Climate change affects key nitrogen-fixing bacterial populations on coral reefs

Henrique F. Santos, Flávia L. Carmo, Gustavo Duarte, Francisco Dini-Andreote, Clovis B. Castro, Alexandre S. Rosado, Jan Dirk Van Elsas, Raquel S. Peixoto

Research output: Contribution to journalArticlepeer-review

76 Scopus citations

Abstract

Coral reefs are at serious risk due to events associated with global climate change. Elevated ocean temperatures have unpredictable consequences for the ocean's biogeochemical cycles. The nitrogen cycle is driven by complex microbial transformations, including nitrogen fixation. This study investigated the effects of increased seawater temperature on bacteria able to fix nitrogen (diazotrophs) that live in association with the mussid coral Mussismilia harttii. Consistent increases in diazotroph abundances and diversities were found at increased temperatures. Moreover, gradual shifts in the dominance of particular diazotroph populations occurred as temperature increased, indicating a potential future scenario of climate change. The temperature-sensitive diazotrophs may provide useful bioindicators of the effects of thermal stress on coral reef health, allowing the impact of thermal anomalies to be monitored. In addition, our findings support the development of research on different strategies to improve the fitness of corals during events of thermal stress, such as augmentation with specific diazotrophs.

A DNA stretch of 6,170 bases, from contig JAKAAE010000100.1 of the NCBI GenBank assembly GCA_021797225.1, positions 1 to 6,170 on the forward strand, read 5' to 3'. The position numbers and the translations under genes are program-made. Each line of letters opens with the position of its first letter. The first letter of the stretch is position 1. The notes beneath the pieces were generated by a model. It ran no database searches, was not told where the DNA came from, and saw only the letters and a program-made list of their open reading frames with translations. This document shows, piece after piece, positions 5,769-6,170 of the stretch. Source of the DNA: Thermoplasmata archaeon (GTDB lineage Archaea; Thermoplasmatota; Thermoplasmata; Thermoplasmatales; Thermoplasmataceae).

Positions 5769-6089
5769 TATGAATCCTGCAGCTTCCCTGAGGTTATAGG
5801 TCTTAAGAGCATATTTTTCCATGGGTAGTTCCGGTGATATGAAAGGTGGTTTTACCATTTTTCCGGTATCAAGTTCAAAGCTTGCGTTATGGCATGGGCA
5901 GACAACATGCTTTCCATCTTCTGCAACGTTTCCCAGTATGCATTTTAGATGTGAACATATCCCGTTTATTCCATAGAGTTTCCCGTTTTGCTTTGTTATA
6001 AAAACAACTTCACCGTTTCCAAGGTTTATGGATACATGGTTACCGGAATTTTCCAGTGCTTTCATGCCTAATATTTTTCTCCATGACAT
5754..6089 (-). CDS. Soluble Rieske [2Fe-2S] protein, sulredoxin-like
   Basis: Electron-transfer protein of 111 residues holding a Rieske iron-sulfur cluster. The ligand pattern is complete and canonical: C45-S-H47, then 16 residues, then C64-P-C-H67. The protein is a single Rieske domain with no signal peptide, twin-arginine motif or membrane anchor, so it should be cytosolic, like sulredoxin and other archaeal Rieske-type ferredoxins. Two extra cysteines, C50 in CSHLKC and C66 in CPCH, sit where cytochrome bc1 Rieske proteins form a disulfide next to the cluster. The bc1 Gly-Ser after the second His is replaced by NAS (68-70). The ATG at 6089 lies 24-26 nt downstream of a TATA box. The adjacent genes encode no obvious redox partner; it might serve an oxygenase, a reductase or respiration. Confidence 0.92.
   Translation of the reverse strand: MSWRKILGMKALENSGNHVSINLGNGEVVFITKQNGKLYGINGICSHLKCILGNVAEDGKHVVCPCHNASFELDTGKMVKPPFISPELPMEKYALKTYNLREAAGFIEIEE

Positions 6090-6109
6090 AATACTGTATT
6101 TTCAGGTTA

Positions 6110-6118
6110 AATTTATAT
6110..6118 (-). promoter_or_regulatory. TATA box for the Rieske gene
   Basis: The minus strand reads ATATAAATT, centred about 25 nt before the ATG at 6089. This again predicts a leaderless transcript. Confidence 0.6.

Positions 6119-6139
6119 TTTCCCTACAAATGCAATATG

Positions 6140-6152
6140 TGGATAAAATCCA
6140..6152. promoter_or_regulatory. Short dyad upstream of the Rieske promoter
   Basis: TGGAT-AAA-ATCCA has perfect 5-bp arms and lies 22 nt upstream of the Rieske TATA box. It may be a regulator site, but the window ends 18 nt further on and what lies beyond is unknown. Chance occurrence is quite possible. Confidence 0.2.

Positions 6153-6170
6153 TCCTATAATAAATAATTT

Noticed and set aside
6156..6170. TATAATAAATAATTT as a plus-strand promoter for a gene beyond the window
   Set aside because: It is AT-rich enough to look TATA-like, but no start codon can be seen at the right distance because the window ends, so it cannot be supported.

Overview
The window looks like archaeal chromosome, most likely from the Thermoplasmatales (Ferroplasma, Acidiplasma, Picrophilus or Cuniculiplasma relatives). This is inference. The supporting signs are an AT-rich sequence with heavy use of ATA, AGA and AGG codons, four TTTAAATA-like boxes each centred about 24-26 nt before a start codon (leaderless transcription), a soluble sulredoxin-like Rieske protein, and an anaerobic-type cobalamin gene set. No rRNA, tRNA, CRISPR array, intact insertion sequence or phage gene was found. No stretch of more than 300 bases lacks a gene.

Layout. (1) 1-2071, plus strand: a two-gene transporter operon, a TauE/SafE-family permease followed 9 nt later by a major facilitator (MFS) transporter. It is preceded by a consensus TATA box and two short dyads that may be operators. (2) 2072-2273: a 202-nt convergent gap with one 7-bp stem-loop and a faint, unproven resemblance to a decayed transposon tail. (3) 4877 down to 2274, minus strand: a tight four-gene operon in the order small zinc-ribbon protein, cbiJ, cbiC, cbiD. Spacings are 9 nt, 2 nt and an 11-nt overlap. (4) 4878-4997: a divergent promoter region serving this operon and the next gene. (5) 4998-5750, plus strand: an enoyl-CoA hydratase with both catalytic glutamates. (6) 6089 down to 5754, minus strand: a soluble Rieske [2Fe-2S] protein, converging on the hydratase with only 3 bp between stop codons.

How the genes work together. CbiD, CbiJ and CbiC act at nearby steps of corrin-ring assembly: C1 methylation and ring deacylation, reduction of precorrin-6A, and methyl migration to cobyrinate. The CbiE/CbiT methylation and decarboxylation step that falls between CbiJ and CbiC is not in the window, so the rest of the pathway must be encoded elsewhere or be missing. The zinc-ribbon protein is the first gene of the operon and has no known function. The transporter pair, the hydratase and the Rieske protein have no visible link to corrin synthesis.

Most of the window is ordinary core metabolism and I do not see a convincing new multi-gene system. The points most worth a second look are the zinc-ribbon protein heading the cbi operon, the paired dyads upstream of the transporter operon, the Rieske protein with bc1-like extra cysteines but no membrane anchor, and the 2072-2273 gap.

Original languageEnglish (US)
Pages (from-to)2272-2279
Number of pages8
JournalISME Journal
Volume8
Issue number11
DOIs
StatePublished - Nov 25 2014

All Science Journal Classification (ASJC) codes

  • Microbiology
  • Ecology, Evolution, Behavior and Systematics

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